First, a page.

The gorge-filling moment comes when Bush explains his decision to waterboard prisoners by passing the buck to those who provided him with legal opinion on the matter: “I’m not a lawyer.” It wasn’t Bush after all. The President of the United States of America pursued a policy of torture on the advice of counsel.
The war criminals at Nuremburg claimed to be subordinates following the orders of the executive. Bush may be the first executive war criminal to claim to be following the orders of subordinates.
Jeff Mahoney reminds us that the values people fought and died for in two world wars somehow got lost in the peace thanks to corporate indifference to the common good.
We know it so well here. Siemens is pulling out of the city. This week Maple Leaf sold its meat plant in Burlington.
When these things happen I like to go to the company websites and read their value and mission statements. U.S. Steel: “ … guided by a new vision for its second century of business. Building value for its stakeholders.”
Siemens: “Values: Highest performance with the highest ethics. Excellent: Achieving high performance and excellent results.” Wow, the specificity!
Maple Leaf: “Six Sigma embodies our commitment to continuous improvement and provides our people with the discipline to never accept status quo . . . .”
Six Sigma? Did they get that from one of Keanu Reeves’ Matrix movies?
Please, captains of industry, spare us the halo-polishing and bust down your zen-for-dummies rhetoric costs. Here, have this one on me: “Valuing excellence, excelling at values, valuing valuable values, excelling at most excellent excellence, Teletubbies, big hug.”
Translated it means “more gold faucets in the yacht — we remain leaders in the all-important layoff sector of the economy.”
Remembrance of sacrifice on the battlefield is supposed to instil in us the value of courage and honour in the pursuit of social justice.
Here is about as moving an eyewitness account from the front on November 11th, 1918 as you’re likely to come across. It’s from the diary of Gordon Agnew, a Gunner with the 25th Battery, 2nd Division, Canadian Expeditionary Force. After the jump is a beautifully rendered account of that day which very few people before now have had the opportunity to read. The entry for November 11th begins at the bottom of the first page.
The lament playing over this footage from the First World War is “Sgt. MacKenzie” by Joseph Kilna MacKenzie
Here’s Frye in “Hart House Rededicated,” delivered on the fiftieth anniversary of the opening of Hart House, University of Toronto, November 11th, 1969. As so often happens with Frye on public occasions, somehow everything comes together with a resonance that is immediately recognizable. In this instance, the elements are the anniversary of Hart House, Remembrance Day, and our hard won — and too easily lost — sense of community.
Since 1919, a memorial service at the tower, along with an editorial in the Varsity attacking its hypocrisy and crypto-militarism, has been an annual event of campus life. Certainly I would not myself participate in such a service if I thought that its purpose was to strengthen our wills to fight another war, instead of to fight against the coming of another war. That being understood, I think there is a place for the memorial service, apart from the personal reason that many students of mine have their names inscribed on the tower. It reminds us of something inescapable in the human situation. Man is a creature of communities, and communities enrich themselves by what they include: the university enriches itself by breaking down the middle-class fences and reaching out to less privileged social areas; the city enriches itself by the variety of ethnical groups it has taken in. But while communities enrich themselves by what they include, they define themselves by what they exclude. The more intensely a community feels its identity as a community, the more intensely it feels its difference from what is across its boundary. In a strong sense of community there is thus always an element that may become hostile and aggressive.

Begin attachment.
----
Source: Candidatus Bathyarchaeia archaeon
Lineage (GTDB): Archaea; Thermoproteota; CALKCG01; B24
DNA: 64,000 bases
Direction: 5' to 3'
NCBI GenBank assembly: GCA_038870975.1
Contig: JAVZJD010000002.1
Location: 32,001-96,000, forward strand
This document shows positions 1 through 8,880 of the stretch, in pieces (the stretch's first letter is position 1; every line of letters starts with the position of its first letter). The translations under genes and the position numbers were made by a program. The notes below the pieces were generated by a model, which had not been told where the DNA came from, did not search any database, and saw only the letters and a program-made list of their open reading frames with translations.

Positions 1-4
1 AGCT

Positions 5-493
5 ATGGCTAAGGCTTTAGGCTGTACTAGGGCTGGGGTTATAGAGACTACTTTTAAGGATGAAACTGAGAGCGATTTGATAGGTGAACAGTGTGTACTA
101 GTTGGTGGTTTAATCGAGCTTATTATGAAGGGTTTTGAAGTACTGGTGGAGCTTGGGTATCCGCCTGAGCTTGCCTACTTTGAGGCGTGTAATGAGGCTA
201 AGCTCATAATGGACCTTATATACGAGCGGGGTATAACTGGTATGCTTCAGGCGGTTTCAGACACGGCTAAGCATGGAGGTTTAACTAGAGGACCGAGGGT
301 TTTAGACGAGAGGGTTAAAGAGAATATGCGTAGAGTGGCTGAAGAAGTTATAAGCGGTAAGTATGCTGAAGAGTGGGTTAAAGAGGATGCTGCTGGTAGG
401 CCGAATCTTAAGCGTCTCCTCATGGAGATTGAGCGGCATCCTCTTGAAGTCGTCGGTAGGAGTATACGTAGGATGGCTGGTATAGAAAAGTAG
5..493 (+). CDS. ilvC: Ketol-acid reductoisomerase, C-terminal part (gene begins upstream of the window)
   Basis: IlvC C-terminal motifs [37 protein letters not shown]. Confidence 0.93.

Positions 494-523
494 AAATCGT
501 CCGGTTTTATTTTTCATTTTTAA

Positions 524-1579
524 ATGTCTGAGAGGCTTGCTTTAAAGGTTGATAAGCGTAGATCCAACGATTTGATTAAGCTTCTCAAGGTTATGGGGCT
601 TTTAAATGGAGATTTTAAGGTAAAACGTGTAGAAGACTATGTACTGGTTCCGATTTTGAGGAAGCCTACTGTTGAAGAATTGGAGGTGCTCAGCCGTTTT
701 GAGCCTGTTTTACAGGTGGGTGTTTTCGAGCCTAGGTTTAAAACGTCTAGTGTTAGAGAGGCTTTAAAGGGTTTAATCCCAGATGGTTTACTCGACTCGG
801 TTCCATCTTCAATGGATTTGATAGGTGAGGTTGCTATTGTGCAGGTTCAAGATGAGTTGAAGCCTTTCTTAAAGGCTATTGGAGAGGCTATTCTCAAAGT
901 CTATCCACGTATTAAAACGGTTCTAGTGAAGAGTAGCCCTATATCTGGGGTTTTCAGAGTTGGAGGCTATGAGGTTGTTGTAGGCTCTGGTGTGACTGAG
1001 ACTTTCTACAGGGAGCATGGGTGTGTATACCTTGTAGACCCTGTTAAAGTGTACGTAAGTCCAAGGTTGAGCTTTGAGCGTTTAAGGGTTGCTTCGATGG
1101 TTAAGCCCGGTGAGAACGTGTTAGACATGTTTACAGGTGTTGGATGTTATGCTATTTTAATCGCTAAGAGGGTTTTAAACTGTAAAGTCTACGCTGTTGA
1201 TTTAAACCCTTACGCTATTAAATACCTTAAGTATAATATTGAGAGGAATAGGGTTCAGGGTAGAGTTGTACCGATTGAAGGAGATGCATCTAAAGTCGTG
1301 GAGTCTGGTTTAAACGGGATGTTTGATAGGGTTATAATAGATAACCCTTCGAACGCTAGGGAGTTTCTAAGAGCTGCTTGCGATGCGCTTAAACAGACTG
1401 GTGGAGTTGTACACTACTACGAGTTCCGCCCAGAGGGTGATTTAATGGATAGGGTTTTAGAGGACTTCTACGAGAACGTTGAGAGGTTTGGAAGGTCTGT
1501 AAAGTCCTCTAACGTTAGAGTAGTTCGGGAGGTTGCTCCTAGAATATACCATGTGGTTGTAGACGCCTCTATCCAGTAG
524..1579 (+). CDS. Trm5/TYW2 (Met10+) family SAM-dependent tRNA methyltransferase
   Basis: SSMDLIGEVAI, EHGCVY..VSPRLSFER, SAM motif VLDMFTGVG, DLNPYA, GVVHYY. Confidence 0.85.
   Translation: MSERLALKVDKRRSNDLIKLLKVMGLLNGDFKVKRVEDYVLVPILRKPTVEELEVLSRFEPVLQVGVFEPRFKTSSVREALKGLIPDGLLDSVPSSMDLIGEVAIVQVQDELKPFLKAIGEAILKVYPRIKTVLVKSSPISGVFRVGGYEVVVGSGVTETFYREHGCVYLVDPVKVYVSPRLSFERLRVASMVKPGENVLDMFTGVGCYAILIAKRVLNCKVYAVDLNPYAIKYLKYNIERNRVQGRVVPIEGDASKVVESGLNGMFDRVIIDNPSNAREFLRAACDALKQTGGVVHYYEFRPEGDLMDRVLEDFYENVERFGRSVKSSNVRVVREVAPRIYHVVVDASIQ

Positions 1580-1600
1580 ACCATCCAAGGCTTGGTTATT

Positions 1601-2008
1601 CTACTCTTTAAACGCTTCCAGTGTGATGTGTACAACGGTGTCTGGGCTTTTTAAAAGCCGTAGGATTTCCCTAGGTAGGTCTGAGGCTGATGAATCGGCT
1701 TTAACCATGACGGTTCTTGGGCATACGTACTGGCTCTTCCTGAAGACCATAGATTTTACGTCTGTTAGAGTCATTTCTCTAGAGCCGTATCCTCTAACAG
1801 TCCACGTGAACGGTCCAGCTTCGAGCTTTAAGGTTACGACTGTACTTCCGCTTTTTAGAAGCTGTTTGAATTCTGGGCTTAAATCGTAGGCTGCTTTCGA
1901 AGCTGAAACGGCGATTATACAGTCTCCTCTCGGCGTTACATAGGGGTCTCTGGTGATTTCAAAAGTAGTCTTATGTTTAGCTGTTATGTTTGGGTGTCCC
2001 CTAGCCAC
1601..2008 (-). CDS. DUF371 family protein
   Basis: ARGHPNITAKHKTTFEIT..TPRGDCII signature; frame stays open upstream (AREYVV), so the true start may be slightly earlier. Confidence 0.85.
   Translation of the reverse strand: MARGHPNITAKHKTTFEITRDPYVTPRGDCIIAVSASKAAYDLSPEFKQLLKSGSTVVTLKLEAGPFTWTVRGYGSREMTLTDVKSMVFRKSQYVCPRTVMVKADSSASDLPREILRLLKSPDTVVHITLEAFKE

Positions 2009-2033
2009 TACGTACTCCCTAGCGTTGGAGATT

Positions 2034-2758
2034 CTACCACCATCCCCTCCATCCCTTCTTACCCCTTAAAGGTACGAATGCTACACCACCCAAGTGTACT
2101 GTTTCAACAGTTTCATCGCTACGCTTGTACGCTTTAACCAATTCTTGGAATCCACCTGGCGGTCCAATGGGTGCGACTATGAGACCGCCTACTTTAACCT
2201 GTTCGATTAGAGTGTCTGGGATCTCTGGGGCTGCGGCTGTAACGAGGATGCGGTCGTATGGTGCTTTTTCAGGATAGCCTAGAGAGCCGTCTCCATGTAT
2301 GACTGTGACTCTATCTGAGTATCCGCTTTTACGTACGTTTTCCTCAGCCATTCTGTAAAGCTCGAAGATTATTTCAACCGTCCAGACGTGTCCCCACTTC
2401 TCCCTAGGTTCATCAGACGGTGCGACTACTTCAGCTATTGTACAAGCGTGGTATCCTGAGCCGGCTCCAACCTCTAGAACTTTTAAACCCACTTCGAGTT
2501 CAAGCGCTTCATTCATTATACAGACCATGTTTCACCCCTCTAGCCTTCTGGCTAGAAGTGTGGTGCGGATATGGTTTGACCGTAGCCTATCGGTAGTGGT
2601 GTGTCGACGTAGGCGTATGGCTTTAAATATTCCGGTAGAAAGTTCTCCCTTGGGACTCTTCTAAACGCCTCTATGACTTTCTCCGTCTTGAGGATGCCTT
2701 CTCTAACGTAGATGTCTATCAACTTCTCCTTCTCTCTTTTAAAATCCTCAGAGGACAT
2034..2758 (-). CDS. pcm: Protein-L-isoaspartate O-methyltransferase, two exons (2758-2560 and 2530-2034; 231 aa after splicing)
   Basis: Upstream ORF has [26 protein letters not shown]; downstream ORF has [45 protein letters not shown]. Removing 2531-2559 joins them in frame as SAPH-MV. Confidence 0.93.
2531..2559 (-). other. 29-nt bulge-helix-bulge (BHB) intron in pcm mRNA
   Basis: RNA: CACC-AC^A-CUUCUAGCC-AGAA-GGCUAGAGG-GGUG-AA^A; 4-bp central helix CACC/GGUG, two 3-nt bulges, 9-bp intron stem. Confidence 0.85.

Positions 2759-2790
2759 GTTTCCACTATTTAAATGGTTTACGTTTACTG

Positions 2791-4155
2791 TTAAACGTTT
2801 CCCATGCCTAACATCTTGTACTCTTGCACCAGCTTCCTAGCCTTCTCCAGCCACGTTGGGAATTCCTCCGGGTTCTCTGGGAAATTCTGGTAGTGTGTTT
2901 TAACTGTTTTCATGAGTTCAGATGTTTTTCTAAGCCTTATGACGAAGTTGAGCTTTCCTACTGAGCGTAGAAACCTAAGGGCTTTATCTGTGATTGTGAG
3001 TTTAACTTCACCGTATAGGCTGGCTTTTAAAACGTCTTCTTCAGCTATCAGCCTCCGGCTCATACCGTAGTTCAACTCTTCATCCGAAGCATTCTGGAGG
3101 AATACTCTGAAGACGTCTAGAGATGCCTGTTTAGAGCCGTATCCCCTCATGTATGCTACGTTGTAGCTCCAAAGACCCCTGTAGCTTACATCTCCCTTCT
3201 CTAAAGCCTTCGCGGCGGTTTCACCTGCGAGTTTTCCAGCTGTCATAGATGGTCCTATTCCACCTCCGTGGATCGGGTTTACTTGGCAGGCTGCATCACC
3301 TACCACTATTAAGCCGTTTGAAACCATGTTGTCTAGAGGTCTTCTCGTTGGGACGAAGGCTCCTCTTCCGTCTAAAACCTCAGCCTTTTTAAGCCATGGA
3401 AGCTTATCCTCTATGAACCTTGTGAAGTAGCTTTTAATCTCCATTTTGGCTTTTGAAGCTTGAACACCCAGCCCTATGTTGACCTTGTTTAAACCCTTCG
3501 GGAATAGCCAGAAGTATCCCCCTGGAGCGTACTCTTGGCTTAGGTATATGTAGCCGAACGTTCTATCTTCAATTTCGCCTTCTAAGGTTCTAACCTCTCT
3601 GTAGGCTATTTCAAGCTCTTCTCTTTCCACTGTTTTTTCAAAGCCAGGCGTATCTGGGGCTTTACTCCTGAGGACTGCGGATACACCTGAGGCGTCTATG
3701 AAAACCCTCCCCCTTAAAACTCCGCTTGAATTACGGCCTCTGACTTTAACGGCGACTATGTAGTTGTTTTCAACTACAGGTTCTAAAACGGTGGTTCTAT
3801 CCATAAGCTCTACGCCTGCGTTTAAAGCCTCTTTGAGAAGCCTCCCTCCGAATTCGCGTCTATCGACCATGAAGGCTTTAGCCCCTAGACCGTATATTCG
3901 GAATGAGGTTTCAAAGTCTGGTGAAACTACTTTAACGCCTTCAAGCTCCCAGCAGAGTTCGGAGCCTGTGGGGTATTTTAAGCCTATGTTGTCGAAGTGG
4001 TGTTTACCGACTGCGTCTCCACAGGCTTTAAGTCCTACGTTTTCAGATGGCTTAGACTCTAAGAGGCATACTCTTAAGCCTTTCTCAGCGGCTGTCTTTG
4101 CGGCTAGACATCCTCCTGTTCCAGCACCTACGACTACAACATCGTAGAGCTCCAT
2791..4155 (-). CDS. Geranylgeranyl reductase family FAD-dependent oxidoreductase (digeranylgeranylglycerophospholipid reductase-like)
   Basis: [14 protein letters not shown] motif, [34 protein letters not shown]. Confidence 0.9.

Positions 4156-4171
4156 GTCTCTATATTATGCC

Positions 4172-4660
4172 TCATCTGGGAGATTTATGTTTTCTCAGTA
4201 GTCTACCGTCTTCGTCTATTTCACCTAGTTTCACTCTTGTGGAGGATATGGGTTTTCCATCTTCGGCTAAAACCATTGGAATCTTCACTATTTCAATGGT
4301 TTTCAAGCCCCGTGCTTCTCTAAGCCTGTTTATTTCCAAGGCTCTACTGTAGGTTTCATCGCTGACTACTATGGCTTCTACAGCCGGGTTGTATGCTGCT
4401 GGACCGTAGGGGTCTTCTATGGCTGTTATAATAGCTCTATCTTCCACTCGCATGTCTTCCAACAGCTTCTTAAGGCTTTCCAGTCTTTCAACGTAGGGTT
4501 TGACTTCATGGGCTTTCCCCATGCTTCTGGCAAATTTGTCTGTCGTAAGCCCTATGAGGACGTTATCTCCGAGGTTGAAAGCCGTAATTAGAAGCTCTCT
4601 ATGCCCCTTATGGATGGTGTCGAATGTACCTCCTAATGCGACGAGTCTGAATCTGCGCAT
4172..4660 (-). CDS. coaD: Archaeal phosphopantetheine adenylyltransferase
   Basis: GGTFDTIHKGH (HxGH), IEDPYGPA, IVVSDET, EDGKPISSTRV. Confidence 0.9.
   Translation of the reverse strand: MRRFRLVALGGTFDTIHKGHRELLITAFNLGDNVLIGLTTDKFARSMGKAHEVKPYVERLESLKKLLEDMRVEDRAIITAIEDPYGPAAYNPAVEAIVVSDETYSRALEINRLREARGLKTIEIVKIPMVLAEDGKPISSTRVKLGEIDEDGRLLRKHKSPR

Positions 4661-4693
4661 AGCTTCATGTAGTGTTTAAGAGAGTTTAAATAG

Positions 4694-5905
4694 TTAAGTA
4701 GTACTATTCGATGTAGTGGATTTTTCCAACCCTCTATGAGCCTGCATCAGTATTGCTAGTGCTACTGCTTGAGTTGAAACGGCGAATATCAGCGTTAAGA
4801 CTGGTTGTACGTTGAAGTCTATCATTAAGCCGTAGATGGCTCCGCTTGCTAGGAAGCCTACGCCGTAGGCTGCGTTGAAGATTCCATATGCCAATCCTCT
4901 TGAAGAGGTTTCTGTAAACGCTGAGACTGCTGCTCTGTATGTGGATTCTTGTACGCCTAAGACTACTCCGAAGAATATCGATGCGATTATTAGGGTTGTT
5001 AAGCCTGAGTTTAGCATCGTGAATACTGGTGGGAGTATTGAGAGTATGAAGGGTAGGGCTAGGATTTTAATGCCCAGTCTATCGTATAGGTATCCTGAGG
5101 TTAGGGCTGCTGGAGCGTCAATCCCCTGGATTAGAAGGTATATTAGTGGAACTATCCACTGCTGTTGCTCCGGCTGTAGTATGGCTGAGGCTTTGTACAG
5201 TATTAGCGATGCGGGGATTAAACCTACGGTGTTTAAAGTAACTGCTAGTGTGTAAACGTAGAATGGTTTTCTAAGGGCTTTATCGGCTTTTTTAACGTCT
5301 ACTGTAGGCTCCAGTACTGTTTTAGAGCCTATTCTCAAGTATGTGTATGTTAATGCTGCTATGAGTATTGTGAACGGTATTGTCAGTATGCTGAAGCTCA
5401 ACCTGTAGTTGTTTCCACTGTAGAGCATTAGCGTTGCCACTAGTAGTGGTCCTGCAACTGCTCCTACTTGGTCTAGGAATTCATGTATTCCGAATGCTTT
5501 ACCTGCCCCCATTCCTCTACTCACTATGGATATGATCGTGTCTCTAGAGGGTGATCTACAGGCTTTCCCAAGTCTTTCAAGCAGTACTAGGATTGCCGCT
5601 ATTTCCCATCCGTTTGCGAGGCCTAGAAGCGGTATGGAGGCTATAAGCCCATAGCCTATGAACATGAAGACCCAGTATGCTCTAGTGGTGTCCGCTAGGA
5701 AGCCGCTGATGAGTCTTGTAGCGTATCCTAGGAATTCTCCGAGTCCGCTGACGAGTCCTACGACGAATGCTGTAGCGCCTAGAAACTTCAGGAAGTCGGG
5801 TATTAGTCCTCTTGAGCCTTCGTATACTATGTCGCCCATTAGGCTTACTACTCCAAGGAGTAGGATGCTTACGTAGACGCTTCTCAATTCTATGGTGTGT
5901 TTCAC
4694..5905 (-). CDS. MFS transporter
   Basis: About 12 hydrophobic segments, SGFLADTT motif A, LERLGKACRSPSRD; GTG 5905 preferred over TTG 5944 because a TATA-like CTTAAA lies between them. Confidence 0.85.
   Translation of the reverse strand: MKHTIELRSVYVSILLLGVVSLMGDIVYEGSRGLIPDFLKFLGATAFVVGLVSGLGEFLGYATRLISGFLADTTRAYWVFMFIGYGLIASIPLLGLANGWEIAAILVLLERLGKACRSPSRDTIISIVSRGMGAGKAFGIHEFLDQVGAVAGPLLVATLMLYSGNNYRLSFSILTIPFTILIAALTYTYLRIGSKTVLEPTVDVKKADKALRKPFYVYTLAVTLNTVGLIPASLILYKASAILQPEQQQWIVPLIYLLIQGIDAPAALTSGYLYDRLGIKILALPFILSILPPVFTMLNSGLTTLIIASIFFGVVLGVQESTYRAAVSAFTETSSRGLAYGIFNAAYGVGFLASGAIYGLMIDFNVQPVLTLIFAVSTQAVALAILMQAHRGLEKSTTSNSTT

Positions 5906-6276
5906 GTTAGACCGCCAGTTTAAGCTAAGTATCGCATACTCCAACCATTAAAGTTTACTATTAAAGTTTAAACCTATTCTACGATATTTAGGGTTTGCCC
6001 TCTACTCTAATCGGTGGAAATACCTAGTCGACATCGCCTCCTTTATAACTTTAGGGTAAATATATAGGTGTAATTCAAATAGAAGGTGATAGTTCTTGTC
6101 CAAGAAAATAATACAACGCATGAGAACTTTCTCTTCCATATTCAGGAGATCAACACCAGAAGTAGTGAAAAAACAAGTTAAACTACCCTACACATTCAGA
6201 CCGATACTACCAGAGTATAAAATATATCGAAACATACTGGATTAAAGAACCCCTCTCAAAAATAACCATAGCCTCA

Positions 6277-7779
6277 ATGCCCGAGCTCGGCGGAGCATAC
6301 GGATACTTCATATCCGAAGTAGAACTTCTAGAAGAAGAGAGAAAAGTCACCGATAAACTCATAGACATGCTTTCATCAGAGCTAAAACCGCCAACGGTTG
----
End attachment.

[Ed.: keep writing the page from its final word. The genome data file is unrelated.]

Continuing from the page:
It is significant that our memorial service commemorates two wars, both fought against the same country. In all wars, including all revolutions, the enemy becomes an imaginary abstraction of evil. Some German who never heard of us becomes a “Hun”; some demonstrator who is really protesting against his mother becomes a “Communist”; some policeman with a wife and a family to support becomes a “fascist pig.” We know that we are lying when we do this sort of thing, but we say it is tactically necessary and go on doing it. But because it is lying, it cannot create or accomplish anything, and so all wars, including all revolutions, take us back to square one of frustrated aggression in which they began. (CW 7, 397)